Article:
“Kerygma” (pronounced “kay-ROOG-mah” or “kah-REEG-mah”) is a Greek word that means “proclamation.” I’m not quite sure when I first encountered this word, but I remember being caught up with the idea that it is the Gospel message boiled down to its essence. I wanted to read a sample kerygma so I would know how to proclaim the Good News in a way that would take root in my listeners. Kerygma is contrasted with didache, which means extended teaching or instruction. RCIA would be a good example of a didache.
I created a couple of kerygmatic sequences just to try the idea out. My first kerygma is an attempt to sum up the whole Bible in just twelve sentences. My second attempt I created for use on Twitter. After reading a couple posts by Monsignor Charles Pope on the characteristics of a good kerygma, I realized that I need to go back to the drawing board.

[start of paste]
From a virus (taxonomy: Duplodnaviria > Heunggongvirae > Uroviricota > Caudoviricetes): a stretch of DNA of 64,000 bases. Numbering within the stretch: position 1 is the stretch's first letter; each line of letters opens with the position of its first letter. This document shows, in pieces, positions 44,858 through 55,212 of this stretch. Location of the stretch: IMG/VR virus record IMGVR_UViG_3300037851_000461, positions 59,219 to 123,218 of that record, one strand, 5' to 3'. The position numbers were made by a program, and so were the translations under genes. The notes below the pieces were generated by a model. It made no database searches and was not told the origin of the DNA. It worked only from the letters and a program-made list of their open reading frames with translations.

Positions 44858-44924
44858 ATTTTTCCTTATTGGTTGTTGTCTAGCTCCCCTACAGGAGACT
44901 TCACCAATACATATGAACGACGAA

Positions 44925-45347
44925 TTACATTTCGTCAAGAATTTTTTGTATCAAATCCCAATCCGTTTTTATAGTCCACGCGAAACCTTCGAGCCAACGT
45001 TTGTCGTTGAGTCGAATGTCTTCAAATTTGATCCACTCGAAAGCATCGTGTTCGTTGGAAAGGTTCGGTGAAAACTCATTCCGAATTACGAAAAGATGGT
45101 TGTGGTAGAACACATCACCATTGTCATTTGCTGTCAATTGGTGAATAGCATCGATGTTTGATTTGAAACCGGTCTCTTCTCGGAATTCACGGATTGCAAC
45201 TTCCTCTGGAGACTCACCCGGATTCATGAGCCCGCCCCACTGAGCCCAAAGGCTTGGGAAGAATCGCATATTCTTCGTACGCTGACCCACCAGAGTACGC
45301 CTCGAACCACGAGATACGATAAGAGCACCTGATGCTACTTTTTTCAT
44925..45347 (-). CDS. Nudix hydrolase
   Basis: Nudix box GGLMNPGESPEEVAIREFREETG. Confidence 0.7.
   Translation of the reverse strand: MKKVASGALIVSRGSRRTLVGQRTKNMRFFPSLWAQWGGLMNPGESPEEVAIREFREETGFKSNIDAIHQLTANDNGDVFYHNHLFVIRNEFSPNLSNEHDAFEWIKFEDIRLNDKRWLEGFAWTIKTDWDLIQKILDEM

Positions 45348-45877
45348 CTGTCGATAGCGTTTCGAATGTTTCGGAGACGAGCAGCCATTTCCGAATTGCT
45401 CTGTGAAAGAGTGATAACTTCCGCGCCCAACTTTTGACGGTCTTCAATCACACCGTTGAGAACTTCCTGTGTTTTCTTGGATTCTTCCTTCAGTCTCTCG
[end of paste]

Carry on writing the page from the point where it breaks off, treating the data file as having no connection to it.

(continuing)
A good kerygma should include an event, like a miracle. This miracle could be a healing, like the conversion of a wounded soul. Then, there needs to be an explanation that is rooted in the person of Jesus Christ. The event could not be explained in any other way except by a personal encounter with Jesus Christ. Lastly, there needs to be an exhortation, a call to action. Specifically, a good kerygma should end by asking the audience to repent and also seek out Jesus.
Praise be to God, I think the Holy Spirit has given me the ingredients for a good kerygma, but I still need to mix them together, cook it and serve it to my guests. To be continued…